Saint Mary-of-the-Woods College and the Sisters of Providence of Saint Mary-of-the-Woods are pleased to announce the Saint Mary-of-the-Woods Historic District is now listed in the National Register of Historic Places. Its addition to the National Register honors the property’s importance to the state and the nation.
“We’ve always known The Woods to be a special place which has touched and changed many lives for generations. Now, the nation has recognized its significance and we are incredibly proud,” said Dottie L. King, Ph.D., president of SMWC.
The Saint Mary-of-the-Woods Historic District is approximately 67 acres of mostly-wooded site. It is deemed significant in two criteria: its association with events and people who have
made important contributions to broad patterns of U.S. history, particularly in education and religion, and the distinct characteristics and high artistic values of architecture at Saint
“When people visit Saint Mary-of-the-Woods for the first time, they are always overwhelmed by its beauty and peacefulness. It is a place made sacred not only by the beauty of the buildings and the environment but by the people who have walked here, the spirituality that has been shared here, by the work of education and now health care that takes place here,” said Dawn Tomaszewski, SP, ’74, general superior of the Sisters of Providence.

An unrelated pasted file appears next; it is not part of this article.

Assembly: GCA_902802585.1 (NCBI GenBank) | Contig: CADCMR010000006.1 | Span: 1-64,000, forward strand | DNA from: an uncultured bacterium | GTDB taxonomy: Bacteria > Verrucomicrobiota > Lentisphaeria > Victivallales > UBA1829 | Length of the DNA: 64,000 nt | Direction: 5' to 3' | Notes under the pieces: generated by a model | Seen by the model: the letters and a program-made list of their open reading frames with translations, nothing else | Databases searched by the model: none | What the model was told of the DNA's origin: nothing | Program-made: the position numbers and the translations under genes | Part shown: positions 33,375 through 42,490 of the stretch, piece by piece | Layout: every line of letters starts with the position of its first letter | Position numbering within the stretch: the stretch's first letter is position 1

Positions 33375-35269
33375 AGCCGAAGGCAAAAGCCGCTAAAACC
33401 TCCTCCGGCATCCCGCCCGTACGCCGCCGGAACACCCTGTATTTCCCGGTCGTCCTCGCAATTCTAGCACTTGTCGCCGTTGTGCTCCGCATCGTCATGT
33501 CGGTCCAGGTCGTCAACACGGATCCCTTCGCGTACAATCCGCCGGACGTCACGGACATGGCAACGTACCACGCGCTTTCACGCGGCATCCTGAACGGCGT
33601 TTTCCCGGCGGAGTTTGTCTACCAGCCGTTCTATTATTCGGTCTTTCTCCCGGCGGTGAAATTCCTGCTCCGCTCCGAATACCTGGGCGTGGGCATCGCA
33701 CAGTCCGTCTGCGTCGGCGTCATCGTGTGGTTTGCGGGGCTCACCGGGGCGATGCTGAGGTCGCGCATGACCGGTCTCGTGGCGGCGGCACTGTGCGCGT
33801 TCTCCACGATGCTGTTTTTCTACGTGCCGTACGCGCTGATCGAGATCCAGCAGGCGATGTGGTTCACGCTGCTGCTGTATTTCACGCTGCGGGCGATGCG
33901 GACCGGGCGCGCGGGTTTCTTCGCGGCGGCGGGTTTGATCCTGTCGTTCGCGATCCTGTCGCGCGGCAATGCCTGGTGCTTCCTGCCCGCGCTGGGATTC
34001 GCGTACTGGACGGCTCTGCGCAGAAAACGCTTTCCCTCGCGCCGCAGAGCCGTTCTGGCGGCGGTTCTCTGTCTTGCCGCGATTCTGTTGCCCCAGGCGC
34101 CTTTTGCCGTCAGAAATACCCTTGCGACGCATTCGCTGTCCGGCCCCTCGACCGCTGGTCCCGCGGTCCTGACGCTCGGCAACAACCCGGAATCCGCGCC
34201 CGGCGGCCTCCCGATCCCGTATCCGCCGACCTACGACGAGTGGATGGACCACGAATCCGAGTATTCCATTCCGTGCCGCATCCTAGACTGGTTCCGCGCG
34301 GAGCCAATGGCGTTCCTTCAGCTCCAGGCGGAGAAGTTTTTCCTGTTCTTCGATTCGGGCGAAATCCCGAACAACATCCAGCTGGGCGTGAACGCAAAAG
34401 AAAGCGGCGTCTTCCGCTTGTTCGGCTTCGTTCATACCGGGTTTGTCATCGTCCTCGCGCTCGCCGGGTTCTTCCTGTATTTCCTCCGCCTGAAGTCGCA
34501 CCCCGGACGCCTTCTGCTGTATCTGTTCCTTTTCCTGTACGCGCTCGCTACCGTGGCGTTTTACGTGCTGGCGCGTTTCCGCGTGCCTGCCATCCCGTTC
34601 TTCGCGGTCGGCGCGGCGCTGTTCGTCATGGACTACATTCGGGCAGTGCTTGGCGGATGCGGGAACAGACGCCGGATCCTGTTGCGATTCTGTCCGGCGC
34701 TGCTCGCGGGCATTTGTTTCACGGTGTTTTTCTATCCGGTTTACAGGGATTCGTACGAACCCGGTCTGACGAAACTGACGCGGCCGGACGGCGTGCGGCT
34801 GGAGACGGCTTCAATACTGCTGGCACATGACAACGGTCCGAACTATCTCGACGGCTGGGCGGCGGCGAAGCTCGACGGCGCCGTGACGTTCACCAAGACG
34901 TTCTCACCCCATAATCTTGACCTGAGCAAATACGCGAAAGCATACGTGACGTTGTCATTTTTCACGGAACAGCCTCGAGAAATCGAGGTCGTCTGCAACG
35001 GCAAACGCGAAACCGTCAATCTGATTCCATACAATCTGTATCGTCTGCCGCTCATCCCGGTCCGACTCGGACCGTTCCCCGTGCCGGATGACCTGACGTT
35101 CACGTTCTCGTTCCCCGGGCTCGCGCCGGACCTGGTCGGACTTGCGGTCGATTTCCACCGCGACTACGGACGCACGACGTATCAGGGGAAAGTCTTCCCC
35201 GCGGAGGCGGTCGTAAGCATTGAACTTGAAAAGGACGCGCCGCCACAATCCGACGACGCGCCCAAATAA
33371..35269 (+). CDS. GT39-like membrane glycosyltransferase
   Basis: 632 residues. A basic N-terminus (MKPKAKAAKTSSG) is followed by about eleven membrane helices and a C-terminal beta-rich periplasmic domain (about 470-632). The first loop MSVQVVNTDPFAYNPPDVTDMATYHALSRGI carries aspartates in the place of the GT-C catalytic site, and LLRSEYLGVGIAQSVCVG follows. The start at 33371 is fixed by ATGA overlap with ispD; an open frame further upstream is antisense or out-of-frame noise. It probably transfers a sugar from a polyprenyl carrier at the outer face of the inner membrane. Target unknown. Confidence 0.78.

The Sisters of Providence, under the leadership of St. Mother Theodore Guerin — the beloved eighth U.S. saint — emigrated from France in 1840 to form a religious order in Indiana for the purpose of establishing a school, which eventually became the oldest Catholic women’s college in the state.
By Saint Mother Theodore’s death in 1856, she had directed the opening of 11 schools in nine Indiana towns. Pioneering work at Saint Mary-of-the-Woods, the Indiana wilderness where this order and higher learning institution were established, became an important contributor to the evolution of women’s education and Catholic higher education in the country.
The Saint Mary-of-the-Woods Historic District features a collection of high-styled buildings constructed between the 1880s and the 1960s; many were designed by architectural firm, Bohlen and Son of Indianapolis. The buildings are impressive examples of the Classical Revival, Renaissance and
The National Register nomination form submitted by SMWC lists a total of 66 buildings, sites, structures and objects contributing to Saint Mary-of-the-Woods’ historic significance. They include buildings such as Guerin Hall, Le Fer Hall, Hulman Hall and the Rooney Library, all owned by SMWC, as well as impressive religious buildings owned by the Sisters of Providence such as the Church of the Immaculate Conception, the Blessed Sacrament Chapel, Sisters of Providence Motherhouse/Providence Hall and the St. Anne Shell Chapel.
“What an inheritance we have received from the Sisters of Providence who went before us, whose vision and deep appreciation for the beautiful helped shape the architectural expressions found both in the Saint Mary-of-the-Woods College buildings and in those places where the Sisters of Providence live and work,” Tomaszewski said. “I think this designation as a Historic District honors their legacy, a legacy that we Sisters of Providence today truly desire to share with others. We certainly hope this designation on the National Register of Historic Places will lead more people to discover this treasure we call Saint Mary-of-the-Woods.”